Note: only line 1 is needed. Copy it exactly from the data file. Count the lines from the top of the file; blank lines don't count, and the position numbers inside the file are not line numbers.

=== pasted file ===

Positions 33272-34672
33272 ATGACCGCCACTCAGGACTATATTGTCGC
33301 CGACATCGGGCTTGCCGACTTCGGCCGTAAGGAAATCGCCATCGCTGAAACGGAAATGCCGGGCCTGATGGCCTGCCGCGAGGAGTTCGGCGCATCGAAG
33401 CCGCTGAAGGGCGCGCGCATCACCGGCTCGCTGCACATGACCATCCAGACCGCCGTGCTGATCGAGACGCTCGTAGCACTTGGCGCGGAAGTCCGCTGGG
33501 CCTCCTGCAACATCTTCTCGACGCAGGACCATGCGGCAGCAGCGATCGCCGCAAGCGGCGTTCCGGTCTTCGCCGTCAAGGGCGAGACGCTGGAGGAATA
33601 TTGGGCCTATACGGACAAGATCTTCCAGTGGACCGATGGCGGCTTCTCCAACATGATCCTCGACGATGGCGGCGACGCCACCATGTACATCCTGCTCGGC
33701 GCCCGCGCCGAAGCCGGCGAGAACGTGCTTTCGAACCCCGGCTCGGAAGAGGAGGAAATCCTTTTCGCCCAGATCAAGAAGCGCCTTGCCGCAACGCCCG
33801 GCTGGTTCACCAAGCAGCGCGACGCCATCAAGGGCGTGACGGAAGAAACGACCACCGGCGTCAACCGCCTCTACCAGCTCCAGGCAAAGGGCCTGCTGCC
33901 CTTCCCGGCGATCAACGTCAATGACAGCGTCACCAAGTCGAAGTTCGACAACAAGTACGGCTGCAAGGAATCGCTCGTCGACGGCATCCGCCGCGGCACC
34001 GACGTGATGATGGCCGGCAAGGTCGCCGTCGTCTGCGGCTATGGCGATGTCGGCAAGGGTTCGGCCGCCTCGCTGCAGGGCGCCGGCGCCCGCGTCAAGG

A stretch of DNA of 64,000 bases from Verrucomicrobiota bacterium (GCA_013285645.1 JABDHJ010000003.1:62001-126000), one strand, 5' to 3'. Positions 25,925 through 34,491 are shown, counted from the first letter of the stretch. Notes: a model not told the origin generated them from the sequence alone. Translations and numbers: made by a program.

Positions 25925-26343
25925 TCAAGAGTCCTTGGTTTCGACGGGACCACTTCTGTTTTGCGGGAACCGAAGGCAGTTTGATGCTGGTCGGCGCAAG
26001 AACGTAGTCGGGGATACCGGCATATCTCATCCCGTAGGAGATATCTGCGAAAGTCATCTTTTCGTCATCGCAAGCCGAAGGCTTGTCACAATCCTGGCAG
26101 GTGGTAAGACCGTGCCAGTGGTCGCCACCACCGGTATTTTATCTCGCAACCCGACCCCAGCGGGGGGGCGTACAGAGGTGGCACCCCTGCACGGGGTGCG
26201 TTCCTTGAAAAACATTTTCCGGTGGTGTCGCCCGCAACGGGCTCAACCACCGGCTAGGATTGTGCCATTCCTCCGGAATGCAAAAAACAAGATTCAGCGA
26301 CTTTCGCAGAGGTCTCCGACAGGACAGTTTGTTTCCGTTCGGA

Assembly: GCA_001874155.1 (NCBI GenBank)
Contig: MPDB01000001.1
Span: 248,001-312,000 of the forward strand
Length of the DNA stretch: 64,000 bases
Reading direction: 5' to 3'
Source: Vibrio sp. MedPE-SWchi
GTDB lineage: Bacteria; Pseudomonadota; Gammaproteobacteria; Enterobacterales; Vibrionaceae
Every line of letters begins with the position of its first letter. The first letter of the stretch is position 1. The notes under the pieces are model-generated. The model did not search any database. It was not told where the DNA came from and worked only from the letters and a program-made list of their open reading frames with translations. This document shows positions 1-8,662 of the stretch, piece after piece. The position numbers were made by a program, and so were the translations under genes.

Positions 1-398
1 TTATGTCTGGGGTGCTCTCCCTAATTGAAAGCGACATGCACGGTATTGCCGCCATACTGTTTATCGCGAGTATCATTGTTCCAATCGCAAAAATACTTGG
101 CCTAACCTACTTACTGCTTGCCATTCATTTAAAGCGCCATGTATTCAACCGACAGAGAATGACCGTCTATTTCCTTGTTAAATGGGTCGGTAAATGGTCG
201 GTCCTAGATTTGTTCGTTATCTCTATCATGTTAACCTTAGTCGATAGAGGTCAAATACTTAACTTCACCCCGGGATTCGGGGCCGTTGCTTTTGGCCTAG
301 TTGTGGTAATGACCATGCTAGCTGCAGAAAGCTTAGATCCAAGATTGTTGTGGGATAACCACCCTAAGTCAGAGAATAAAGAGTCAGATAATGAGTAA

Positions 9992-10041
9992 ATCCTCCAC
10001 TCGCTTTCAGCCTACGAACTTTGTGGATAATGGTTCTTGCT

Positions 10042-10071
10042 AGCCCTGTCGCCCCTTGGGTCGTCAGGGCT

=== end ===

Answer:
Positions 33272-34672